Extreme Stress Can Lead to Extreme Hair Loss
Types of Stress-Induced Hair Loss
In fact, there are two types of hair loss attributed to stress. You must consult with your doctor in order to determine in which category your hair condition belongs in to map out the best possible treatment regimen.
First, telogen effluvium is the more common but less severe type between the two stress-induced hair loss problems. Basically, your hair undergoes a series of hair dormancy, then hair loss and then hair regrowth akin to a seesaw. For example, your hair will just stop growing, fall out in significant quantities 2 to 3 months later and then grow back within 6 to 9 months.
Second, alopecia areata is almost like an autoimmune disease in that the white blood cells attack the hair follicles. Your hair will fall off in patches within the span of a few weeks although there are cases when the entire scalp and body hair fall off. Your hair can regrow on its own but you may also need to look into possible treatments.
Relationship between Hair Loss and Stress
So, how exactly can stress affect your hair? Think of your body as a well-oiled machine that, when subjected to stress, slowly diverts its attention and nutrients to other more important parts so as to ensure that normal operations still take place in areas that matter most for survival. Hair is definitely not one of the body parts necessary for survival of the individual and so off it goes, so to speak.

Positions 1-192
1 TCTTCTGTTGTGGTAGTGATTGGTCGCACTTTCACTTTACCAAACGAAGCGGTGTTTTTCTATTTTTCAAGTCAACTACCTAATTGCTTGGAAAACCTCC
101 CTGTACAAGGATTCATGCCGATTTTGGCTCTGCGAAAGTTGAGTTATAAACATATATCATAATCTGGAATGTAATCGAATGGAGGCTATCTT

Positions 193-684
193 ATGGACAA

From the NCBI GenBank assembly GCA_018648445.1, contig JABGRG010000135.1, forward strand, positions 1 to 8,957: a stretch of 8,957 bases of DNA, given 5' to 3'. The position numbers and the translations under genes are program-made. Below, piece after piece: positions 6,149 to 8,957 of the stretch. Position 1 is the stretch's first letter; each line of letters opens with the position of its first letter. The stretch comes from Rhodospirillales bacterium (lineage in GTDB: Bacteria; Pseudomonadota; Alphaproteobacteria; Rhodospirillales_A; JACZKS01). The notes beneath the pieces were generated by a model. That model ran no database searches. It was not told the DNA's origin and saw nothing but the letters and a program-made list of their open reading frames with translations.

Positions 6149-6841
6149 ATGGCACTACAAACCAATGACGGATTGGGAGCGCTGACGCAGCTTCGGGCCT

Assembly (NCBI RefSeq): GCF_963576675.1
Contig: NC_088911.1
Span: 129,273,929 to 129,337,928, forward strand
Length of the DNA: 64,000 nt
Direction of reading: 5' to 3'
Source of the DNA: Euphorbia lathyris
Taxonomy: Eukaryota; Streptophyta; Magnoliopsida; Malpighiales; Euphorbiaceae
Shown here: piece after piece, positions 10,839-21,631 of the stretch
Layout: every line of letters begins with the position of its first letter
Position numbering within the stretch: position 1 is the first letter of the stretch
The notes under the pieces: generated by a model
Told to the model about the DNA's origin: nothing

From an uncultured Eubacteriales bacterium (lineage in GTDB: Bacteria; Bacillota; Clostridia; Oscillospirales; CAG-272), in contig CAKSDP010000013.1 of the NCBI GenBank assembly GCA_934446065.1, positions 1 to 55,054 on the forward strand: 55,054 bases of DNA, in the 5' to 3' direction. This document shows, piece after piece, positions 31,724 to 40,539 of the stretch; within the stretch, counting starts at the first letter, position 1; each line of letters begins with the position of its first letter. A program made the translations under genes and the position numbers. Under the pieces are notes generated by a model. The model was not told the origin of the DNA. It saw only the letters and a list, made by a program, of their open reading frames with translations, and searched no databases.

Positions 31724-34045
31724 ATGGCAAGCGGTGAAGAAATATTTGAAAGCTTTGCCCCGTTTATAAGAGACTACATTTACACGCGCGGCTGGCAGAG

Stress can also lead to hair loss because of the hormonal imbalance resulting from it. Take note that menopause in men and women is characterized by hormonal imbalance, thus, these individuals are more likely to suffer from hair loss.
There are also the hair's growth phases, which are adversely affected by stress. There are 2 phases - one, the anagen or growth phase and, two, the telogen or resting phase. When you are under stress, the anagen phase is shortened and the telogen phase is lengthened.
This translates to losing more and more hair but without the replacement in normal growth. Even when your hair somehow continues to grow, it tends to become thinner and thinner with each growth. Either way, you end up with bald spots and even a bald head often in a sudden way. Indeed, stress may lead to hair pulling but you don't even need to pull on your hair to start baldness. Your own head is telling your body to go easy on the stress or else face hair loss.
Fortunately, you have many treatment options for stress-induced hair loss, many of which involve little costs as only lifestyle changes are recommended. You should practice management techniques like deep breathing, yoga and just generally taking it slow. So, your hair can regrow with the help of a healthy diet and herbal formulations.